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White v Diocese of Buffalo, N.Y 138 A.D.3d 1470 (N.Y. App. Div. 2016) 2016 WL 1710974 (N.Y. App. Div. 2016) Plaintiff, Rosemary White brought action against the Defendant, Sacred Heart Roman Catholic Church seeking damages for injuries she sustained when she was bitten by a priests’ dog, at premises owned by the church. White brought the action claiming negligent supervision and retention of the priest who owned dog. The church moved to dismiss, and White moved for summary judgment. The New York Supreme Court, Erie County, granted the church's motion for dismissal, and denied White’s motion. White appealed and the New York Supreme Court, Appellate Division, held that the church was not liable for negligent supervision or retention of the priest. The Appellate Division, reasoned that the Supreme Court, Erie County, properly granted the church’s motion to dismiss White’s complaint for failure to state a cause of action. The Court stated that to the extent White alleged a theory of negligent supervision and retention of the priest in her bill of particulars, the “purpose of the bill of particulars is to amplify the pleadings . . . , and [it] may not be used to supply allegations essential to a cause of action that was not pleaded in the complaint.” Therefore, the order from the Supreme Court was affirmed. Case
White v. U.S. 601 F.3d 545 (C.A.6 (Ohio), 2010) 2010 WL 1404377 (C.A.6 (Ohio))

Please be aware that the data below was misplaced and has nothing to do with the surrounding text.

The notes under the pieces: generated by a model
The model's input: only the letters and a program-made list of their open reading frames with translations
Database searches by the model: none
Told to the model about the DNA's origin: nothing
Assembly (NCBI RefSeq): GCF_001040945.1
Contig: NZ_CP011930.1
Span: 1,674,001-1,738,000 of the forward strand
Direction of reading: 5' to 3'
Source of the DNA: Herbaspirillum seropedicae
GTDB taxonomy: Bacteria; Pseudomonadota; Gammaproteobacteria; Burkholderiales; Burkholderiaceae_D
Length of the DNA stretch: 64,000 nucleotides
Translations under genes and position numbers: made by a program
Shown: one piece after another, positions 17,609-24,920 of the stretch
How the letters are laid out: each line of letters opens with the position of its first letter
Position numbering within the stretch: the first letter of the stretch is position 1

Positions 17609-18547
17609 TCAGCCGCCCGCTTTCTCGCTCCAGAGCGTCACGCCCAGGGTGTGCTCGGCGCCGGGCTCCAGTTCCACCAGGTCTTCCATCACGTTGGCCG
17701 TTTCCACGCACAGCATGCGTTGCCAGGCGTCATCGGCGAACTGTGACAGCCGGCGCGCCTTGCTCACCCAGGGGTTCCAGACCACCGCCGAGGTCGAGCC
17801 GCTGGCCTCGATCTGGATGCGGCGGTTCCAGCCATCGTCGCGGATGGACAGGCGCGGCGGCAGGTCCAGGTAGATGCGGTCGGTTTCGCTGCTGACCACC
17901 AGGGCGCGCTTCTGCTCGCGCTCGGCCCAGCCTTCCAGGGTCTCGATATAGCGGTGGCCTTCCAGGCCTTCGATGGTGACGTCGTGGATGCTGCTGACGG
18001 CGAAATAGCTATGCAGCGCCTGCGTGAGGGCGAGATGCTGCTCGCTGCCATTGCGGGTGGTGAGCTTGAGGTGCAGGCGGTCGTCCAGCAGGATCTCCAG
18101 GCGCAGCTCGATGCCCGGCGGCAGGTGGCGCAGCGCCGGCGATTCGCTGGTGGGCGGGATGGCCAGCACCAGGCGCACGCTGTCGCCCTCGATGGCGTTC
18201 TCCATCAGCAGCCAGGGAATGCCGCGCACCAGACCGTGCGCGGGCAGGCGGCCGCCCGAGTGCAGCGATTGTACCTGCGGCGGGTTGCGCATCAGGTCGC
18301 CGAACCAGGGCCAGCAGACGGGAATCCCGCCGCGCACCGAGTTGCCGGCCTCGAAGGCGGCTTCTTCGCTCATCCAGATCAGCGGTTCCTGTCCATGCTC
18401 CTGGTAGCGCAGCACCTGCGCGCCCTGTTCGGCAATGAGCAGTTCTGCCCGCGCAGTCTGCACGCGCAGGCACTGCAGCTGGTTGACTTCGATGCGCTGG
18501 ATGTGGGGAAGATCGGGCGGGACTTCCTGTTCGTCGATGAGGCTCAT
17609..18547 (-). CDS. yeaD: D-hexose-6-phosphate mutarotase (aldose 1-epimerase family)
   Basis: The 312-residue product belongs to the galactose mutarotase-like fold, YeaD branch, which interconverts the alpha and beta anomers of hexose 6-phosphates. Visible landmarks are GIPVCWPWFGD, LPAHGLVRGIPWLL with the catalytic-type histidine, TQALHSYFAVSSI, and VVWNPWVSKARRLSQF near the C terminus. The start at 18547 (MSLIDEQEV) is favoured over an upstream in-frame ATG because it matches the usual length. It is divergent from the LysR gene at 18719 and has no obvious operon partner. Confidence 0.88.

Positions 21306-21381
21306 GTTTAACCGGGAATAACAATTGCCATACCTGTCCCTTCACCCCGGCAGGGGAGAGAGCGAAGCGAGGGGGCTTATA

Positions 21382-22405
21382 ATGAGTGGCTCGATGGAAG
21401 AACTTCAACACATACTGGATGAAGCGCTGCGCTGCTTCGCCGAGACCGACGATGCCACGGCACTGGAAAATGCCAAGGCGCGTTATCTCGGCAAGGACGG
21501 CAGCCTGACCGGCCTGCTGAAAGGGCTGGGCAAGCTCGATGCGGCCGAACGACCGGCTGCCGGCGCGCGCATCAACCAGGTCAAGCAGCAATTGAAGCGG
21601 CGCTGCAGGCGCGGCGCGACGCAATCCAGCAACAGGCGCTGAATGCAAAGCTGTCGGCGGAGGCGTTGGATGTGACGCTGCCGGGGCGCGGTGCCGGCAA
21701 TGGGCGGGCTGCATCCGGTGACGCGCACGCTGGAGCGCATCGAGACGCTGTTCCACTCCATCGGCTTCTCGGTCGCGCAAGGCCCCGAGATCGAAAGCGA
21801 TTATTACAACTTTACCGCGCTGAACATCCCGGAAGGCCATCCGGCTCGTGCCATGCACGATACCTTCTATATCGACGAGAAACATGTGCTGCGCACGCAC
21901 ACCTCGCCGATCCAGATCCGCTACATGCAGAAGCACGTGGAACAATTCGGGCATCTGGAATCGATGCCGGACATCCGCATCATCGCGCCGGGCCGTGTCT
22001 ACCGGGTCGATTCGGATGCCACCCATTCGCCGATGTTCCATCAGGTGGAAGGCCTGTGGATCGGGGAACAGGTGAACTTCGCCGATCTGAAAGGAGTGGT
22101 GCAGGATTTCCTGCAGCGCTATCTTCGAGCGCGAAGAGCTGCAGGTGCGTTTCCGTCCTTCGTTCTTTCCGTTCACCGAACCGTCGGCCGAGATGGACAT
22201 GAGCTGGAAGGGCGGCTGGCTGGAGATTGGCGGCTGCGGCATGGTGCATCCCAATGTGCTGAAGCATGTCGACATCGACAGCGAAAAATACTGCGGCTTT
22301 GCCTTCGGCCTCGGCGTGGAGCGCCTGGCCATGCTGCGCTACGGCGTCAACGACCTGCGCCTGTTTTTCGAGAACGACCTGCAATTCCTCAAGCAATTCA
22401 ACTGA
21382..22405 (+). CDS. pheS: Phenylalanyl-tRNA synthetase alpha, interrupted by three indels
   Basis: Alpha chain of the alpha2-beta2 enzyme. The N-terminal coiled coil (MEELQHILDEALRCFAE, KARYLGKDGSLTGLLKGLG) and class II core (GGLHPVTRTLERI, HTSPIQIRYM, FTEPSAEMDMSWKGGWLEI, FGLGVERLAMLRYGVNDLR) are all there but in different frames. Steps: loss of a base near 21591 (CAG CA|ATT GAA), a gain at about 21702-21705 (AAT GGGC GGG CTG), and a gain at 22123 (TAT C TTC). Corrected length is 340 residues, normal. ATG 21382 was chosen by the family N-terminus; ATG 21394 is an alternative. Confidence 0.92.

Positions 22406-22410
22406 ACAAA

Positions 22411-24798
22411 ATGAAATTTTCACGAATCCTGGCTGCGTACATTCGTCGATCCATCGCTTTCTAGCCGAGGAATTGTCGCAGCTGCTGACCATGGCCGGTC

The Plaintiff-Appellants are citizens (show bird breeders, feed store owners, and game bird judges) who allege that the AWA amendments to § 2156 concerning animal fighting ventures have caused them various individual and collective injuries. The plaintiffs-appellants allege that these provisions are unconstitutional insofar as they constitute a bill of attainder; violate the principles of federalism contained in, inter alia, the Ninth, Tenth, and Eleventh Amendments to the United States Constitution; and unduly impinge on the plaintiffs-appellants' First Amendment right of association, constitutional right to travel, and Fifth Amendment right to due process for deprivations of property and liberty. The district court dismissed the lawsuit for lack of Article III standing. The Sixth Circuit held that while economic injuries may constitute an injury-in-fact for the purposes of Article III standing, the plaintiffs' alleged economic injuries due to restrictions on cockfighting are not traceable only to the AWA. Additionally, because the AWA does not impose any penalties without a judicial trial, it is not a bill of attainder. The decision of the district court was affirmed.